Table 12: Different storage elements in a computer
Storage Elements Relative Access Speed Relative Capacity Relative Cost Permanent
Registers Fastest Lowest Highest No
Main Memory Fast Low/Moderate High No
Secondary Memory Slow Very High Low Yes

Earlier, we mentioned two other memory devices, main memory, and secondary memory. Table 12 illustrates how registers compare to the other memory.

Now that we covered a processor's components let's see how the processor interacts with the main memory.

How do you think the processor interacts with the main memory.

  1. A processor can read bit patterns from the main memory
  2. A processor can write bit patterns to the main memory
  3. Both 1 and 2
  4. None of the above

There are two ways in which the processor interacts with the main memory.

  • It can write a bit pattern to a byte at a given memory address, which results in the previous bit pattern in that location will be destroyed. The new bit pattern is now saved for future use.
  • It can read a bit pattern from a byte from a given memory address. The processor gets the bit pattern stored at that location. The contents of that location are NOT changed.
What kind of information do you think are stored in the form of bit patterns in the main memory?

The memory addresses in the main memory hold Instructions and data. The instructions are for the processor to execute while data are pieces of information required by the processor to execute the instruction.

Instructions

Given that you are aware that the computer executes arithmetic operations, can you think of a sample operation for a processor?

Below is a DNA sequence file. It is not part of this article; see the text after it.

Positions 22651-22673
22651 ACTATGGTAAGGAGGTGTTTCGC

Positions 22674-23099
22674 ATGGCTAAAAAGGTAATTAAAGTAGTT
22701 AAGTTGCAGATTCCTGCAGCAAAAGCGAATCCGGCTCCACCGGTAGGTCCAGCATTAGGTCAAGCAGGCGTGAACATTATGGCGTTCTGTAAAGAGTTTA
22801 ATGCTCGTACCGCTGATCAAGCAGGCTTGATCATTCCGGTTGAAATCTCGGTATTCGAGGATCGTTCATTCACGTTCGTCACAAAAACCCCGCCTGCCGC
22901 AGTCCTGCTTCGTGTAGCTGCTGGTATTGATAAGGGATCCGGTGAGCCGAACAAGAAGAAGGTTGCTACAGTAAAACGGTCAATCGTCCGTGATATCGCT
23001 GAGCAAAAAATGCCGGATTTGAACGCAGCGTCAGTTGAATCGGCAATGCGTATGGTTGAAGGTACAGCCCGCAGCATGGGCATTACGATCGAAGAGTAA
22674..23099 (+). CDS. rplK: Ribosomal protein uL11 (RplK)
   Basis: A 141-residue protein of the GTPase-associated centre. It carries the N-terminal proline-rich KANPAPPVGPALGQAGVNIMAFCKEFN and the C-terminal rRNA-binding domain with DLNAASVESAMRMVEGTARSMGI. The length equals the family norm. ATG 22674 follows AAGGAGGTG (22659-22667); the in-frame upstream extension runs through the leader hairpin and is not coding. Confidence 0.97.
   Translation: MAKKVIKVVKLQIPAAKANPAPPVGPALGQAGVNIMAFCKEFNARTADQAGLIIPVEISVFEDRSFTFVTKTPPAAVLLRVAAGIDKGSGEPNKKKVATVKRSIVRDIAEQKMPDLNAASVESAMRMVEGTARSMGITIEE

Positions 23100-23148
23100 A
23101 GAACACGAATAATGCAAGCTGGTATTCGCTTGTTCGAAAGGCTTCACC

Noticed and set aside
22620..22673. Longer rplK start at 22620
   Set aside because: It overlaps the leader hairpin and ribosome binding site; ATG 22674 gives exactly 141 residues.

A sample arithmetic operation can be an addition or division of two numbers.

Let's take a simple arithmetic operation, say multiplication.

When you multiply two numbers, you usually write them in the following syntax:$$\text{Multiplication Operation : }a \times b$$ What is the symbol x called in the multiplication operation?

  1. Operand
  2. Operator
  3. Operazor
  4. Openheimer

In the previous exercise, the symbol $\times$ is called operator  while $a$ and $b$ are called operands.

Now that we identified operator and operand using an example, I would like you to define the terms operators and operands in your own words.

An operator is a symbol that represents a specific operation, whereas the operands are the inputs for operation.

Similarly, an instruction for a processor consists of operation code and operand.

Opcode (an abbreviation of operation code) is the portion of an instruction that specifies what operation is to be performed by the processor.
Operand usually specifies the data the operation is to be applied. The operands can represent a memory address of the value, register, or value itself.